Data Set ID:
NSIDC-0540

WAIS Divide Laser Dust Logger Data, Version 1

This data set consists of data from optical logs made at the WAIS Divide with a laser dust logger in clear ice at depths between 1403.58 meters and 3329.8 meters.

NSIDC does not archive these data.

Version Summary:

initial release

Parameter(s):
  • AEROSOLS > AEROSOL OPTICAL DEPTH/THICKNESS
  • ICE CORE RECORDS > PARTICULATE MATTER > ICE CORE RECORDS
  • SEA ICE > ICE DEPTH/THICKNESS
  • PALEOCLIMATE INDICATORS > ICE CORE RECORDS > PARTICULATE MATTER > MICROPARTICLE CONCENTRATION
Data Format(s):
  • ASCII Text
Spatial Coverage:
N: -79.482778, 
S: -79.482778, 
E: -112.135833, 
W: -112.135833
Platform(s):LABORATORY
Spatial Resolution:Not SpecifiedSensor(s):OPTICAL DUST LOGGERS
Temporal Coverage:
  • 6 December 2011
Version(s):V1
Temporal ResolutionNot specifiedMetadata XML:View Metadata Record
Data Contributor(s):Ryan Bay

Geographic Coverage

Please contact the data provider for the correct Data Citation for this data set.

Literature Citation

As a condition of using these data, we request that you acknowledge the author(s) of this data set by referencing the following peer-reviewed publication.

  • Aartsen, M.. 203. South Pole Glacial Climate Reconstruction from Multi-Borehole Laser Particulate Stratigraphy, Journal of Glaciology. 52. 1117-1129. https://doi.org/10.3189/2013JoG13J068

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Detailed Data Description

This data set consists of data from optical logs made at the WAIS Divide with a laser dust logger in clear ice at depths between 1403.58 meters and 3329.8 meters. The dust logger (Bay et.al. 2001) grew out of years of AMANDA (Antarctic Muon and Neutrino Detector Array) collaboration experience in using emitters and receivers embedded in ice to measure optical properties (Aartsen 2013).

Optical and photonic logging instruments deployed in glacial boreholes can provide a wealth of information without retrieval or destruction of core samples. The borehole laser dust logger can often produce a more stratigraphically coherent environmental particulate record than ice core measurements and can be used to immediately determine chronology. The logger signal responds markedly to thin volcanic ash layers and in deep clear ice is a nearly direct tracer of ash and continental mineral dust. The logger reveals meaningful, repeatable structures at the sub-centimeter depth scale for synchronizing records (Aartsen 2013).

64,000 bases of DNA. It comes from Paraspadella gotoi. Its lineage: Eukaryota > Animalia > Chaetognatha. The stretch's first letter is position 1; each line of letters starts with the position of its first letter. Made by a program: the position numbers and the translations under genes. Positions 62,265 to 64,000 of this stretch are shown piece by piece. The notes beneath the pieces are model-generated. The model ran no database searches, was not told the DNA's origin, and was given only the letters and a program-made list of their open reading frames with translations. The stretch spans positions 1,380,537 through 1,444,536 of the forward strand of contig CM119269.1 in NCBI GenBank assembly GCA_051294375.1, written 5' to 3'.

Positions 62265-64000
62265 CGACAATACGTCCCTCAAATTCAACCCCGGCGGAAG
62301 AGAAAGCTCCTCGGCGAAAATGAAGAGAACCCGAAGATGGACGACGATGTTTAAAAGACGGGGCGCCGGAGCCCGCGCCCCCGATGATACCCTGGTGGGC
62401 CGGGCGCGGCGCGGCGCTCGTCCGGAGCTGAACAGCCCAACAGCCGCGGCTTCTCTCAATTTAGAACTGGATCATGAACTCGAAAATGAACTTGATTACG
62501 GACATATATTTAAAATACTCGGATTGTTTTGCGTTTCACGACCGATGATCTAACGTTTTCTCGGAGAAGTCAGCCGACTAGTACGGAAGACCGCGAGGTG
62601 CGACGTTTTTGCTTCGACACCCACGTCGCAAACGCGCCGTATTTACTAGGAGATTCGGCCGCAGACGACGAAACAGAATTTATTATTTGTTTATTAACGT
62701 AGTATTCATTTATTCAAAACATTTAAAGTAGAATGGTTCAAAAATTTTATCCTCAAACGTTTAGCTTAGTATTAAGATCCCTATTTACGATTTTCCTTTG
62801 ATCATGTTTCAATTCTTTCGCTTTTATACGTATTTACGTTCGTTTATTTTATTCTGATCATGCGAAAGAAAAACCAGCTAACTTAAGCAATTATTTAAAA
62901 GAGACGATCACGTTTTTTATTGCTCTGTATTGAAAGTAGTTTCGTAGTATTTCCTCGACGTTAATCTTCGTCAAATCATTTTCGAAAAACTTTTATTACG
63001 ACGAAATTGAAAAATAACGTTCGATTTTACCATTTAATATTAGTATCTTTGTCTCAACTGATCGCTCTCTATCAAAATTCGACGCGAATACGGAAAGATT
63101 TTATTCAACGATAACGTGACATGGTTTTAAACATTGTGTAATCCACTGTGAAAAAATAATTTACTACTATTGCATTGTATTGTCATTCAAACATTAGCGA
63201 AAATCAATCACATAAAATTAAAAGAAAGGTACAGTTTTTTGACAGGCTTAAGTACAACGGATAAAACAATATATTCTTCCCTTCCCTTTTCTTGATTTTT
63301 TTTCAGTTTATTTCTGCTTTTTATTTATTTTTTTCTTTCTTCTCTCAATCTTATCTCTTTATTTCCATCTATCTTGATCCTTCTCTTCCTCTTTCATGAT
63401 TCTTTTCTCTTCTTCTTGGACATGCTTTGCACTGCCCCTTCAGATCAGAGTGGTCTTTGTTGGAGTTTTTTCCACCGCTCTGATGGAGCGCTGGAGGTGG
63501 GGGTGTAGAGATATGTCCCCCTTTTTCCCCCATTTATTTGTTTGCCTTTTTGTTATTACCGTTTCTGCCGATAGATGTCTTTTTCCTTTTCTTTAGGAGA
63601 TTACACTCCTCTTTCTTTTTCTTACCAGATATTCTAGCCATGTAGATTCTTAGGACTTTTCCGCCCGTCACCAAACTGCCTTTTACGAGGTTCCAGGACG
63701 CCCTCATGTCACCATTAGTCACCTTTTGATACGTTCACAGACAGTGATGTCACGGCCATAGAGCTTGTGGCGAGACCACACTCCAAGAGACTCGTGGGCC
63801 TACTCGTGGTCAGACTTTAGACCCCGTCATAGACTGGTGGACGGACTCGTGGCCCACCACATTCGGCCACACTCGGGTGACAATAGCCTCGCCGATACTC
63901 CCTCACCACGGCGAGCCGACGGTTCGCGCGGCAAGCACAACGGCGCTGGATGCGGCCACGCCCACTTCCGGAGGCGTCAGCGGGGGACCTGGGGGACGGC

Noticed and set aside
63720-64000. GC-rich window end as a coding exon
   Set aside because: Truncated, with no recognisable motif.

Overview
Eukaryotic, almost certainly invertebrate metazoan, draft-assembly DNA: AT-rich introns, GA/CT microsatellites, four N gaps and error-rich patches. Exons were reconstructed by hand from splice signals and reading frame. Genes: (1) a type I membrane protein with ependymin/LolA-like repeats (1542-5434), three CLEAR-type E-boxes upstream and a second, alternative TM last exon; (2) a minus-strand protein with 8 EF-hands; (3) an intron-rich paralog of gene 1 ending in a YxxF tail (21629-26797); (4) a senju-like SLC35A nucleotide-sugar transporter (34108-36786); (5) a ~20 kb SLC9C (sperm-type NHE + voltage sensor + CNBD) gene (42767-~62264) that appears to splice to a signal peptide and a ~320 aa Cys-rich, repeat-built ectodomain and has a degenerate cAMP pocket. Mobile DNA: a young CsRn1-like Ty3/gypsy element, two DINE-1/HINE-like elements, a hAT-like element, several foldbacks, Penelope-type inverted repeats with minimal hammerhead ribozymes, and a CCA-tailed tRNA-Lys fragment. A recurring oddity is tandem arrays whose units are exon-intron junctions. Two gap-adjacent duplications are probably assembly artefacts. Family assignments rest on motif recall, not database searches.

Together with hot-water or mechanical fast access drilling, optical logging can be used to determine age, stratigraphic integrity, and scientific potential of a site before devoting the resources of a coring mission. A detailed particulate depth profile can be used to immediately date any site on the continent precisely and confidently (Aartsen 2013). With this method the ice is sampled at ambient pressure in a much larger volume than is the case in a core study, and the entire length can be logged in one day. In ice in which scattering is dominated by bubbles, the absorption from dust impurities is perceived as a drop in signal, whereas in bubble-free ice the scattering from dust increases the light collected (Bay et.al. 2001).

Format

Data are provided in ASCII text (.dat) file format.

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File and Directory Structure

Data are available on the FTP site in the ftp://sidads.colorado.edu/pub/DATASETS/AGDC/nsidc0540_bay_V01/ directory. Within this directory, there is one ASCII text file: optical_log.up1.dat

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File Size

22 MB

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Spatial Coverage

79° 28.058' S, 112° 05.189' W

Spatial Resolution

Depths between 1403.58 meters and 3329.8 meters.

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Temporal Coverage

Data were collected on 06 December 2011.

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Parameter or Variable

Depth (meters, corrected)
Optical Intensity (normalized (arbitrary) units)

Sample Data Record